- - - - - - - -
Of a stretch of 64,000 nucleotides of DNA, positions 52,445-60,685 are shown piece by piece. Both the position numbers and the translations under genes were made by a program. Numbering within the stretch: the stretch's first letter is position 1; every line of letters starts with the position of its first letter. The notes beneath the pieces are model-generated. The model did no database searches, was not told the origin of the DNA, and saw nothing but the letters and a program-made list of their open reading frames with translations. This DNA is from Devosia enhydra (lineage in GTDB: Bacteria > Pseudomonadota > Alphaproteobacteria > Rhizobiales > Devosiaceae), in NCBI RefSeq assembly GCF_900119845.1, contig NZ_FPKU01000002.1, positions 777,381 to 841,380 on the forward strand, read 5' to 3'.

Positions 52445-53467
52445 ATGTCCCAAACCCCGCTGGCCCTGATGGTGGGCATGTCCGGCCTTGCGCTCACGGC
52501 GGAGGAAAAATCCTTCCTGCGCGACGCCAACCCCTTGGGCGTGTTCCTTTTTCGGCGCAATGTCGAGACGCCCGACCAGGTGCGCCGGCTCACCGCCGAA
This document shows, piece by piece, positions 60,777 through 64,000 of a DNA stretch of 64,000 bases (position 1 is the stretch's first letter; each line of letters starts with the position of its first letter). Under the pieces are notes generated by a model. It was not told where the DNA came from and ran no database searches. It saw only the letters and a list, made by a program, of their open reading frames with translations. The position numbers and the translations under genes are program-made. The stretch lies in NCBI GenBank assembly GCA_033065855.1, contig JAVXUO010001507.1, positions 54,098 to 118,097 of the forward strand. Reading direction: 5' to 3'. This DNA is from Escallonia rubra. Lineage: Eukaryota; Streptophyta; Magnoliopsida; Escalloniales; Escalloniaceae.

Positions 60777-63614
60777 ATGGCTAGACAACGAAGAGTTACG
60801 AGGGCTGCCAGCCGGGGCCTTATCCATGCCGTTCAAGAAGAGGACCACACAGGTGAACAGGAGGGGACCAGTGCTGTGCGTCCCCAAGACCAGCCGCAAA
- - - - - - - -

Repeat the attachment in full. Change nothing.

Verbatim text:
Of a stretch of 64,000 nucleotides of DNA, positions 52,445-60,685 are shown piece by piece. Both the position numbers and the translations under genes were made by a program. Numbering within the stretch: the stretch's first letter is position 1; every line of letters starts with the position of its first letter. The notes beneath the pieces are model-generated. The model did no database searches, was not told the origin of the DNA, and saw nothing but the letters and a program-made list of their open reading frames with translations. This DNA is from Devosia enhydra (lineage in GTDB: Bacteria > Pseudomonadota > Alphaproteobacteria > Rhizobiales > Devosiaceae), in NCBI RefSeq assembly GCF_900119845.1, contig NZ_FPKU01000002.1, positions 777,381 to 841,380 on the forward strand, read 5' to 3'.

Positions 52445-53467
52445 ATGTCCCAAACCCCGCTGGCCCTGATGGTGGGCATGTCCGGCCTTGCGCTCACGGC
52501 GGAGGAAAAATCCTTCCTGCGCGACGCCAACCCCTTGGGCGTGTTCCTTTTTCGGCGCAATGTCGAGACGCCCGACCAGGTGCGCCGGCTCACCGCCGAA
This document shows, piece by piece, positions 60,777 through 64,000 of a DNA stretch of 64,000 bases (position 1 is the stretch's first letter; each line of letters starts with the position of its first letter). Under the pieces are notes generated by a model. It was not told where the DNA came from and ran no database searches. It saw only the letters and a list, made by a program, of their open reading frames with translations. The position numbers and the translations under genes are program-made. The stretch lies in NCBI GenBank assembly GCA_033065855.1, contig JAVXUO010001507.1, positions 54,098 to 118,097 of the forward strand. Reading direction: 5' to 3'. This DNA is from Escallonia rubra. Lineage: Eukaryota; Streptophyta; Magnoliopsida; Escalloniales; Escalloniaceae.

Positions 60777-63614
60777 ATGGCTAGACAACGAAGAGTTACG
60801 AGGGCTGCCAGCCGGGGCCTTATCCATGCCGTTCAAGAAGAGGACCACACAGGTGAACAGGAGGGGACCAGTGCTGTGCGTCCCCAAGACCAGCCGCAAA